Meadow yellow

Meadow yellow
Bulbous Buttercup (Ranunculus bulbosus) in a Devon meadow

Thursday, 4 March 2010

Don’t knock Dunnocks

I’ve been watching a group of Dunnocks (Prunella modularis) over the last few days feeding near our birdtable and noticed how frequently there are three individuals. This bird, also known as the Hedge Sparrow, is rather shy and retiring and so often over looked. But as they say, you need to keep an eye on the quiet ones! It is closely related to the Alpine Accentor (Prunella collaris) which inhabits the French Pyrenees and other accentor species which live primarily in mountain habitats. Indeed the Dunnock is a montane bird over much of its European distribution. So what is doing in our gardens?

Now I also recall from my childhood reading about this bird being an unusual bigamist – each female courts two male escorts. My bird books indicate that it is a bit more complicated than this with various ratios of male to female when it comes to the mating game. However research has found that a female has more reproductive success if she has more than one male (polyandry), usually two, helping her with the brood. There is usually one dominant male (the ‘alpha’) and a subordinate. But to the casual observer it is usually impossible to know that all this gamesmanship is being played out, particularly as the sexes are near identical in appearance. It does lead the question of whether other birds show similar behaviour, and interestingly there is evidence to support this, such as with the Alpine Accentor.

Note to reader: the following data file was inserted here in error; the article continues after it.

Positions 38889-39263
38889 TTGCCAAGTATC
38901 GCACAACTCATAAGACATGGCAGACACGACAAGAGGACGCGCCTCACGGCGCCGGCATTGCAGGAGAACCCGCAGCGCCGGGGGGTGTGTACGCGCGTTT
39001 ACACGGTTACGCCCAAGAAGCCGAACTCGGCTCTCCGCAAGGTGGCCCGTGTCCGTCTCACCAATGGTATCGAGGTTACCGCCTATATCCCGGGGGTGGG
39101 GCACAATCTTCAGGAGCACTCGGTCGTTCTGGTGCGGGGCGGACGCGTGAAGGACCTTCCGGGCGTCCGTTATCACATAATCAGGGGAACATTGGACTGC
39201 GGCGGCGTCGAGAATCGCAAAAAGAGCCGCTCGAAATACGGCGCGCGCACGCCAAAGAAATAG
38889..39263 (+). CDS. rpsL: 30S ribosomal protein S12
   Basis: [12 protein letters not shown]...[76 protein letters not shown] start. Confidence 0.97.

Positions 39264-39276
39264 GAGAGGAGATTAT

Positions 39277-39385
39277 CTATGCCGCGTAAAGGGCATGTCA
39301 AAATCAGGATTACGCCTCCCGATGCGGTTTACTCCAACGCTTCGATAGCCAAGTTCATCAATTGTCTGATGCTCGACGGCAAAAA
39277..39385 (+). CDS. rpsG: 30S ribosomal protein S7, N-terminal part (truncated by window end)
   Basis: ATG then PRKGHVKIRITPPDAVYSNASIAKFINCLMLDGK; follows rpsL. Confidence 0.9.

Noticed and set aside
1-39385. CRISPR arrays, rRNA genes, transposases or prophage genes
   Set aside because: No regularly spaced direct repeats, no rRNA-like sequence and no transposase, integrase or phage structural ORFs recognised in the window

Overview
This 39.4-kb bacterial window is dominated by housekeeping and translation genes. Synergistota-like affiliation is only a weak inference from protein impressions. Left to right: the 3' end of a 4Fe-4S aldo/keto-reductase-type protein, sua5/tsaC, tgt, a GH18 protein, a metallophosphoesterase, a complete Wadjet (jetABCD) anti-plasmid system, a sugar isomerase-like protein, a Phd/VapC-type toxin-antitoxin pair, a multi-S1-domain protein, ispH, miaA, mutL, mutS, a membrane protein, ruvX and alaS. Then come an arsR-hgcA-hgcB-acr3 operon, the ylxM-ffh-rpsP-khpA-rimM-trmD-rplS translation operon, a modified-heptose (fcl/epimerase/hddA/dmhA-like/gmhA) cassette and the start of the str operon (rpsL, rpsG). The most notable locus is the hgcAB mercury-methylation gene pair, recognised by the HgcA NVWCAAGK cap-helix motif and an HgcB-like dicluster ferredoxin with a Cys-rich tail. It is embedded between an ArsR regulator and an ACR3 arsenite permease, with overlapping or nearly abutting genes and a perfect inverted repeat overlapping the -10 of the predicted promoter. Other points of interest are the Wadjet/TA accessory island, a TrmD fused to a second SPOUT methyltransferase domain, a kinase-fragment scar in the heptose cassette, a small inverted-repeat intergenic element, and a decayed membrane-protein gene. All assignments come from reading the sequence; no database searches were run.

Other research (*Langmore et al.) has shown that when female Dunnocks are under competitive pressure for breeding with other females they increase their testosterone levels and this prompts more singing to compete for males. Again a bit of a physiological/behavioural sex reversal.

....And then to complicate matters further, the Dunnock is also prey to the crafty Cuckoo (Cuculus canorus), laying its similar speckled egg in the host nest for the Dunnocks to raise as an obese protégé.

Perhaps not such a dull life for this little brown bird, having descended from the mountains with its strange sexual behaviour.

* Langmore, N.E., Cockrem, J.F. and Candy, E.J. (2002) Competition for Male Reproductive Investment Elevates Testosterone Levels in Female Dunnocks, Prunella modularis. Proceedings: Biological Sciences, 269 (1508):2473-2478

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